The valve seat 16 includes an internal through bore having a first upper diameter to accommodate a valve stem 34 and a second lower diameter, slightly larger than the first upper diameter, so as to accommodate a spring 35 coaxially disposed around the valve stem. The spring is interposed between a stem seal 36 and the ledge 38 formed at the transition from the first to the second internal bore diameter. The stem seal is disposed around a lower stem extension post 40 terminated by an expanded head 42.
 The valve head 44 is securely sealed atop an exhaust chamber 46, around which are disposed a plurality of exhaust ports 48 angled inwardly and upwardly from the housing interior, through the uppermost portion of the valve seat, and into the exhaust chamber. The exhaust ports will direct steam to the underside of the valve head, and when the valve is in the operated position, through the vessel shell 50 and into the cooking chamber 52.
 The housing 12 includes a steam inlet port 52 coupled to a steam supply from a manifold. These are not shown but are well known and assumed in the views. One or more pressure transfer holes 54 are disposed in the end cap cup to provide a steam flow path for steam into the cup interior 56 and under the stem seal 36. Steam injection holes 58 are provided in the valve seat so as to provide a steam flow path to and through the exhaust ports 48 to the underside 58 of the valve head 44.
 Referring now to FIG. 2B, in operation as steam enters the stem inlet port it is routed along its flow path is pressurized with live steam the valve stem is pushed upward against the spring thereby compressing the spring. The movement of the valve stem moves the valve head off the valve seat and opens the valve. Steam from the steam supply also enters below the valve head and is injected into the product around the valve head through the orifice gap 62, which is the space between the valve head and the valve seat when the valve is in the open (operated) position.
 This type of injector does distribute the steam in a full 360 degree direction around the valve head. Disadvantageously, however, the velocity of the steam is directly related to the steam pressure and the amount of space or orifice gap between the valve head and the valve seat. Since the spring force urging the valve to close is a function of the spring strength and spring rate of the closure spring, the valve will open to a different spacing depending on the steam supply pressure: the higher the steam supply pressure in relation to the spring force, the more the valve will open and the wider the orifice gap space for steam to escape into the product.
 If the steam supply pressure is reduced, the spring will gradually, partially close, thereby reducing the orifice gap space and causing higher velocity of the steam as it escapes from the injector into the product.
 When food product is damaged due to high steam pressure and steam velocity, the steam supply pressure must be reduced. However, reducing the steam supply pressure does not appreciably reduce the steam velocity, since the spring will tend to close the valve more under a lower steam pressure, thus reducing the orifice gap space where the steam flows into the product. The steam velocity is thus not reduced; only the rate at which steam is injected into the product is reduced.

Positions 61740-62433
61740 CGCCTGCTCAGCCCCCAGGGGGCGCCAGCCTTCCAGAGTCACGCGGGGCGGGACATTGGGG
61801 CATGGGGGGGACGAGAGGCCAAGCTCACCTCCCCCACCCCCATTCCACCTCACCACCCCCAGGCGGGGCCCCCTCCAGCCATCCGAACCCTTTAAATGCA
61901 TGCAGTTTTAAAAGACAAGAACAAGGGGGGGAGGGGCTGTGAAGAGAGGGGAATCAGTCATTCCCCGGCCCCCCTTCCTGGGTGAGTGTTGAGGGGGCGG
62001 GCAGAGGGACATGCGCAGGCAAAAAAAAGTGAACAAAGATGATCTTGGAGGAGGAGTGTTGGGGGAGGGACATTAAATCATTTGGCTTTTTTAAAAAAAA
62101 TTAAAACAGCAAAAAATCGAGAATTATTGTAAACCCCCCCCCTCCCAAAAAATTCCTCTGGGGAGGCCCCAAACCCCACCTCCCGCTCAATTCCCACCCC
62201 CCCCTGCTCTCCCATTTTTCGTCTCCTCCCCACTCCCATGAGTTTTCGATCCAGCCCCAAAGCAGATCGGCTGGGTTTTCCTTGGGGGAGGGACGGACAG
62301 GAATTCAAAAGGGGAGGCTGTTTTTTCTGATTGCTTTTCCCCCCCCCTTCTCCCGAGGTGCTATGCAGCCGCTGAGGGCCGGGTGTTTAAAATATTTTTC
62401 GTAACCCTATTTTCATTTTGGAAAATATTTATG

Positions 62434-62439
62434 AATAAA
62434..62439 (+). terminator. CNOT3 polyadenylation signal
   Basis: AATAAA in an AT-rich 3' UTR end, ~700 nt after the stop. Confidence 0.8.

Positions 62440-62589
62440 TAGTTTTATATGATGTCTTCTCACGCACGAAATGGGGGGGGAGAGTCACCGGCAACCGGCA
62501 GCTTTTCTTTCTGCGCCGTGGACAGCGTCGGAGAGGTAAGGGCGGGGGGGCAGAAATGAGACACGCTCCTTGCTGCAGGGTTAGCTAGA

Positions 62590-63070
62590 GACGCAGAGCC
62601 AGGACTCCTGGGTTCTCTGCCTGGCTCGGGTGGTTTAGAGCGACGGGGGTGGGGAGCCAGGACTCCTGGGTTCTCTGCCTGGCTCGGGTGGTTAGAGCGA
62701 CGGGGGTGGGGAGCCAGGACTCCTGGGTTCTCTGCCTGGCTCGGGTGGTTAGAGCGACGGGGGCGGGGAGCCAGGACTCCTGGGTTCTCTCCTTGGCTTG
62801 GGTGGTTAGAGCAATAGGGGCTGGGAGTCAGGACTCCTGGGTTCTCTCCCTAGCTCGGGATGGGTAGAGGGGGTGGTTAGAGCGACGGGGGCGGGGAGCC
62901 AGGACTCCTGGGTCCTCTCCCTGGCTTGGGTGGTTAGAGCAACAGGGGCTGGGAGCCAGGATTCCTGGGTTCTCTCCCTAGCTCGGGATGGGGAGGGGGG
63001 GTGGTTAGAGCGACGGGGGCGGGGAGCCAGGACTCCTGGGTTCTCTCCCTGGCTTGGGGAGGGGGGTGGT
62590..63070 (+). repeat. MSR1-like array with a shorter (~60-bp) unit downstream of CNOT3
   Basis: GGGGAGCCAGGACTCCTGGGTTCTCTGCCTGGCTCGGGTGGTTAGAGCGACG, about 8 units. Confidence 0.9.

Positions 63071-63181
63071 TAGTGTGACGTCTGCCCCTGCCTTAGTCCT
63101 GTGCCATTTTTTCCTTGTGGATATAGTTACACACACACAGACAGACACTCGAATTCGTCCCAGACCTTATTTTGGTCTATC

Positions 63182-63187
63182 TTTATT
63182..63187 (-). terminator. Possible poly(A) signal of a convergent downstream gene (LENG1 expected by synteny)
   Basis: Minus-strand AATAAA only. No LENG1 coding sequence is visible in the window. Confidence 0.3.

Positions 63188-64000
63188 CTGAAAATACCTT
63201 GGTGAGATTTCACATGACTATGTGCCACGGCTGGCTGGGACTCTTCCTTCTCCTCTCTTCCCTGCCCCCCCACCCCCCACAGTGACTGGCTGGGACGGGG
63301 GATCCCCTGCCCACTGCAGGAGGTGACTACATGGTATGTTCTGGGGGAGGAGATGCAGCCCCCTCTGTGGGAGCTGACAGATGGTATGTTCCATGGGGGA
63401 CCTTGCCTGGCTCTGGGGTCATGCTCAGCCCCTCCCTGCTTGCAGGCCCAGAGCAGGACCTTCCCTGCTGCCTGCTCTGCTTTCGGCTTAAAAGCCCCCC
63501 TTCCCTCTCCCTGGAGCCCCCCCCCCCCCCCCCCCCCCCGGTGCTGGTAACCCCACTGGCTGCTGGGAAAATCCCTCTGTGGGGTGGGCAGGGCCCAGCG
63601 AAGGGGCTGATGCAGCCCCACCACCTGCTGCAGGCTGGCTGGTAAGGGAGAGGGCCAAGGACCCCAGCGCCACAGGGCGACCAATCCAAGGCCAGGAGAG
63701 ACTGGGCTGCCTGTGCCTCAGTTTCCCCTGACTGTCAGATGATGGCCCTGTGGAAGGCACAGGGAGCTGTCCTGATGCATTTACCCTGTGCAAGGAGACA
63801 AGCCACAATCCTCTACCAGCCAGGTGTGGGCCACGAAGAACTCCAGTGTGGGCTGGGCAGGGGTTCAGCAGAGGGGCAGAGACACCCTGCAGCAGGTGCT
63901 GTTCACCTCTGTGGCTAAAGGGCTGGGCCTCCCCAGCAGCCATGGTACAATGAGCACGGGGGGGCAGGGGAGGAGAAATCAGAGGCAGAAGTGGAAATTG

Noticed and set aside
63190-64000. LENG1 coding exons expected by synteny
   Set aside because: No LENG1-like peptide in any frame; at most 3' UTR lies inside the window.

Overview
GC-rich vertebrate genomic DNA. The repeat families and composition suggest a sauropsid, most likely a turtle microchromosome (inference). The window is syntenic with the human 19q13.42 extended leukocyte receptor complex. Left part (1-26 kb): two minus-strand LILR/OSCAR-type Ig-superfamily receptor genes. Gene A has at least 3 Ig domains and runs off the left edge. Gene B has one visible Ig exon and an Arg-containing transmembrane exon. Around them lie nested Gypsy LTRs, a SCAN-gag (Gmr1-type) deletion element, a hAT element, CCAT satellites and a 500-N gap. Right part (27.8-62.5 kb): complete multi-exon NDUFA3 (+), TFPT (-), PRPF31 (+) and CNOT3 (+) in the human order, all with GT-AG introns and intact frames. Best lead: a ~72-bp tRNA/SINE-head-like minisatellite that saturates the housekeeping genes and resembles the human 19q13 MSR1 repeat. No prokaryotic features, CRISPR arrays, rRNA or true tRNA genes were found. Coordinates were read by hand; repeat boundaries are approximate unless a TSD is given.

Additionally, also disadvantageously, at low pressures, the valve spring in the conventional direct steam injector will begin to flutter and oscillate which results in rapidly changing velocity and considerably reduced spring life.
 Finally, in standard steam injectors the velocity of the steam is very high and unusually variable around the circumference of the valve steam. These high and variable velocities cause a number of problems: First, the high shear can behave as a knife easily cutting most food products such as pasta, meats, vegetables and fruits. Second, the shear effect also decreases the droplet size of fats and water to create an emulsion of oil and water droplets. Separating the cook water from the product is virtually impossible when the fats have emulsified with the water. And third, for viscous and semi-solid food products shear can result in air entrainment and foaming.
 The obvious solution to these problems is to reduce the spring rate minimizing the orifice gap so that a lower steam pressure will open the orifice gap further. It has been found, however, that this solution simply gives rise to other, equally disadvantageous problems. The lower the spring rate, the more erratic the spring becomes. It is necessary to select a spring that will close with enough force to prevent product from infiltrating the injector housing. In addition, if the spring is too soft (low spring rate), it will tend to flutter or vibrate up and down with the variation in the steam flow. If a spring with a stronger spring rate is used in combination with a low steam supply pressure, the valve will again flutter, causing reduced spring life and increased incidents of spring failure. For these reasons a spring must be selected with a high enough spring rate to be stable; yet, the spring with a higher spring rate will operate with a lower orifice gap causing higher velocity of steam being injected into the product.
 Since these variables (high spring rate and low steam velocity) work counter to each other, the end result is that use of this type of direct steam injector for heating many products yields very unsatisfactory results. For example, when cooking ground beef, in order to prevent valve fluttering with enough steam supply pressure to open the valve properly, the flow of steam and steam velocity is so high that it cooks the surface of the meat too quickly, causing the meat to consolidate into large sized meatballs in which the meat in the center of the ball is uncooked. To ensure that all the meat is cooked to a temperature sufficient to kill all pathogens, the meatballs must be cooked for an excessively long time, which results in overcooked portions on the outside of the meat balls.
 Furthermore, the high and variable velocities of steam form an emulsion with the condensate water and the fat as the fat melts. This results in a semi-stable water fat emulsion with entrained air within the emulsion. The emulsion formation makes the separation of water from the oil very difficult. For continuous processes where operation over long periods of time is expected, this emulsion causes concern. Cook yields and product quality decline as the water and product increases in viscosity.